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Authors: Katherine Pathak

Girls Of The Dark

BOOK: Girls Of The Dark
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GIRLS

OF

THE

DARK

A DCI DANI BEVAN NOVEL

 

BY

 

KATHERINE

PATHAK


The Garansay Press

 

Books by Katherine Pathak

 

The Imogen and Hugh Croft Mysteries:

 

Aoife’s Chariot

 

The Only Survivor

 

Lawful Death

 

The Woman Who Vanished

 

Memorial for the Dead

(Introducing DCI Dani Bevan)

 

The Ghost of Marchmont Hall

 

Short Stories:

 

Full Beam

 

DCI Dani Bevan novels:

 

Against A Dark Sky

 

On A Dark Sea

 

A Dark Shadow Falls

 

Dark As Night

 

The Dark Fear

 

Girls Of The Dark

 

The Garansay Press

This is a work of fiction. Names, characters, businesses, places, events and incidents are either the products of the author’s imagination or used in a fictitious manner. Any resemblance to actual persons, living or dead, or actual events is purely coincidental.

 

All rights reserved. No part of this publication may be reproduced in any form or by any means - graphic, electronic, or mechanical, including photocopying, recording, taping or information storage and retrieval systems - without the prior permission in writing of the author and publishers.

 

The moral right of the author has been asserted.

 

© Katherine Pathak, 2015

 

#GirlsOfTheDark

 

Edited by: The Currie Revisionists, 2015

 

©
Cover photograph Catacol Bay Images

 

PROLOGUE

 

Edinburgh High Court, 1975.

 

 

 

T
he young lawyer picked up his files and quickly trailed his colleague down the corridor, having to jog to keep up. ‘Do you want me to relay my findings as we walk, sir?’

              ‘That won’t be necessary, thank you, Irving. The client wishes to stick to his current plea. I happen to agree with him.’

              ‘But his psychological profile has thrown up something interesting. I believe this information could help us to argue for mitigation.’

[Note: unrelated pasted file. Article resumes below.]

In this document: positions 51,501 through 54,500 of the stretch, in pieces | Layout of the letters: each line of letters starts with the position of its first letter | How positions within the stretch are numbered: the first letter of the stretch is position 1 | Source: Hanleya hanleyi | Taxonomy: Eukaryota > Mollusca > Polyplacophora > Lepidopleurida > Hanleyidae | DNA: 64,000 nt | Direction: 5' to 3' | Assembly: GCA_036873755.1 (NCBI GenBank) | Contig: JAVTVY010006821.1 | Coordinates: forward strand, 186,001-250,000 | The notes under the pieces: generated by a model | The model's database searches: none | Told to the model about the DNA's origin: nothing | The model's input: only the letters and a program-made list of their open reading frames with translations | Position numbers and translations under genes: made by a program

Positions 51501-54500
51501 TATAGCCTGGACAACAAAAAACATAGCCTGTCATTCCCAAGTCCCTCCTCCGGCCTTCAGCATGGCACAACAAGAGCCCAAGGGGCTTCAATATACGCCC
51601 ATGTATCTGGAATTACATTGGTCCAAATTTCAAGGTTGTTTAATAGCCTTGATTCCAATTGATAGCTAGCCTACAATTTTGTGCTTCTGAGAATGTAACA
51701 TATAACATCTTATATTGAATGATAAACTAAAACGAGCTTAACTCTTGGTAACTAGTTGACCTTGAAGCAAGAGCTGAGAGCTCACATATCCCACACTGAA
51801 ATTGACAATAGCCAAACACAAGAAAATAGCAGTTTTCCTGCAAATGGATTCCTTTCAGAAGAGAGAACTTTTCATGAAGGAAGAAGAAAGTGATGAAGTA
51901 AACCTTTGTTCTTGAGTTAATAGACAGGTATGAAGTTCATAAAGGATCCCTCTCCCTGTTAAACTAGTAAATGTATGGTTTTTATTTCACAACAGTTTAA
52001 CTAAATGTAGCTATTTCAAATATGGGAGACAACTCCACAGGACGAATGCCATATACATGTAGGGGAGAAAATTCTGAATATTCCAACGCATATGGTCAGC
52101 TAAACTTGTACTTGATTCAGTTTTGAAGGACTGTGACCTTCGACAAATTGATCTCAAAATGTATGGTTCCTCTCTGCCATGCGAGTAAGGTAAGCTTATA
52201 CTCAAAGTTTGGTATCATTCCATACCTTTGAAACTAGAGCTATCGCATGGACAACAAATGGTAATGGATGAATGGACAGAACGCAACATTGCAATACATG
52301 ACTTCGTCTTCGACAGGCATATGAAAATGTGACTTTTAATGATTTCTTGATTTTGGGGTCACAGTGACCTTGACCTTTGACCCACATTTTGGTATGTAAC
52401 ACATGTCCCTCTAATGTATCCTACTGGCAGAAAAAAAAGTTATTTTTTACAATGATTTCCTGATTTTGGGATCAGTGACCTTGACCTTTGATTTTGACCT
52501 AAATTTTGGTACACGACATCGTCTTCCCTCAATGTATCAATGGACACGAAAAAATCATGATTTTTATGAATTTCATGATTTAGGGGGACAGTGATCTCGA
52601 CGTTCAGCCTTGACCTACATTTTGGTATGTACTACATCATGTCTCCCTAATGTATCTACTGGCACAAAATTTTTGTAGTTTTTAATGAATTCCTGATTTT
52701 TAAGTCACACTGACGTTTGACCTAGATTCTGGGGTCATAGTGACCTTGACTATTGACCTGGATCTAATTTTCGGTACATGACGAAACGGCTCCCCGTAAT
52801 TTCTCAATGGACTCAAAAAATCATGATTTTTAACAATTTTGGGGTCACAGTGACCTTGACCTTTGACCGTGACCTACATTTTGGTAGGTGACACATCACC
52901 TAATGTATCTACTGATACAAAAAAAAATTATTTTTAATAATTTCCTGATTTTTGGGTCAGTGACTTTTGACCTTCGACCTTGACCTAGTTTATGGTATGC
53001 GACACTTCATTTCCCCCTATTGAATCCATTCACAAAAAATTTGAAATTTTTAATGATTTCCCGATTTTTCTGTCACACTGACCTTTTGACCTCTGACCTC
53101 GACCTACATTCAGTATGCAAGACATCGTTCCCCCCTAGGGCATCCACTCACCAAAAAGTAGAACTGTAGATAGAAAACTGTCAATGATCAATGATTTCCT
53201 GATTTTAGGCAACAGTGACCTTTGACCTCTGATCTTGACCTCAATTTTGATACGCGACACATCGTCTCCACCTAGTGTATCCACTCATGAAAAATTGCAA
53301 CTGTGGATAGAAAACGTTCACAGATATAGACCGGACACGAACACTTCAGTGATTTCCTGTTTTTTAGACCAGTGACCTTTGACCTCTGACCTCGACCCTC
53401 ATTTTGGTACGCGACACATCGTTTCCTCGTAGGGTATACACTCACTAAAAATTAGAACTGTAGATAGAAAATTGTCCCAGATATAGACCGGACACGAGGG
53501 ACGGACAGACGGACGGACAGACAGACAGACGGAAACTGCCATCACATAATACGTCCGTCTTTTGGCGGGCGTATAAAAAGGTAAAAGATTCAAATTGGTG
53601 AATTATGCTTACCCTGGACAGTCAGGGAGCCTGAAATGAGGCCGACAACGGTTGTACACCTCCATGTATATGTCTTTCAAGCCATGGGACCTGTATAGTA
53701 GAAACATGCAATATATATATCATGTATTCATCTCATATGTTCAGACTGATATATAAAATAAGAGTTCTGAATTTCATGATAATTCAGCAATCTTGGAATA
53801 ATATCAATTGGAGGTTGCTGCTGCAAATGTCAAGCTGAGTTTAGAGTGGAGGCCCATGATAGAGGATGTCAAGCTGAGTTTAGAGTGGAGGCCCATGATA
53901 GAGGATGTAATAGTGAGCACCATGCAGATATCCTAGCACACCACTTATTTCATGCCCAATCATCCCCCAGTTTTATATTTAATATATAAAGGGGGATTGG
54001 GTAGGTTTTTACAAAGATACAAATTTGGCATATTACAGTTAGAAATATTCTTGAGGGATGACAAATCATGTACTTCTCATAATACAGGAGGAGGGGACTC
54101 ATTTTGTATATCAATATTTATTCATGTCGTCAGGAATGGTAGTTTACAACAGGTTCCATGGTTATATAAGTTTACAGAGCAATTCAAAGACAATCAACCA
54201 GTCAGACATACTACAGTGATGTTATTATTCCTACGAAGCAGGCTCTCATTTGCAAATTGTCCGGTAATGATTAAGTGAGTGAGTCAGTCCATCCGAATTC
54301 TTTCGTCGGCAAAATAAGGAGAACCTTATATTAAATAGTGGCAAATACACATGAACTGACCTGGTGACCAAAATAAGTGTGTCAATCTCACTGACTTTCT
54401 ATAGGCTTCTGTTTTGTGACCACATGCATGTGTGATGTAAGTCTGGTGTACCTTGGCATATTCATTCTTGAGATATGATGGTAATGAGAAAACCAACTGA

‘There is no mitigation with an innocent plea.’ The senior advocate delivered this statement with barely suppressed irritation, as if his assistant had failed to grasp even the basics of law.

              ‘I know that sir, but if we were to
change
that plea, we could argue for diminished responsibility perhaps. We still have time and the prosecution are willing.’ Jim Irving had managed to overtake the older man and was running backwards now, in order to catch his eye. ‘The jury are hostile to Calvin. I can tell. I know there are a good number of black women jurors in the selection but I think it’s irrelevant. They don’t like our client. They believe he’s guilty.’

              ‘Developed the second sight now have we Irving? A wonderful talent in one so young.’

              The two men had reached the double-doors of the courtroom. Pausing momentarily on the threshold, Anthony Alderton QC rested his palm on the handle. ‘I am sticking with our current defence strategy. I’ve been handling murder cases in this building since before you were dribbling on rusks, boy. We are more than half way through the trial. Why on earth would I shift tack now?’

              With that, he pushed his way inside, leaving the younger man standing alone in the near empty corridor.

              ‘Because you’re losing,’ Jim Irving muttered under his breath. ‘And you’ve taken a gamble that will cost a man forty years of his life.’ The lawyer smoothed his robes and stood up straight, following his boss through the doors with a heavy heart.

 

 

Chapter 1

 

 

D
S Alice Mann pinned an enlarged photograph to the board. ‘This is Ray Kerr with his mother, Janet. The picture was taken at her fiftieth birthday party a couple of years back.’

              ‘They look happy,’ DCI Dani Bevan commented.

              ‘Aye, Ma’am. Until they came into contact with Lisa Abbott, I believe they were. Ray was probably a bit lonely, but from what I can tell from talking to friends and family, he was perfectly contented.’

              DC Andy Calder stepped forward with a few more glossy prints, which he attached to the board next to Alice’s. ‘And this is how the Kerrs look now. These shots were taken by the scene of crime techs. The pair were found in the sitting room. They’d both swallowed household bleach. They must have writhed around in agony for a while before death. The coffee table was up-ended and Janet had fallen to the floor. There were bodily fluids everywhere.’

              Dani crinkled her nose in distaste. ‘Is there any evidence to suggest that another person was present when they died?’

              Andy shook his head. ‘The techs don’t think so. It’s a double suicide, prompted by a phone call placed by Lisa Abbott to the Kerr household the evening before.’

              ‘We can’t know that for certain,’ DS Phil Boag interrupted.

              Andy grunted. ‘I’m not sure what else would have caused an otherwise law-abiding, happy-go-lucky mother and son to embark upon such a particularly unpleasant suicide pact.’

              ‘I’m just saying there’s no evidence to show a connection.’ Phil’s expression remained fixed. He was used to fighting his corner with Andy.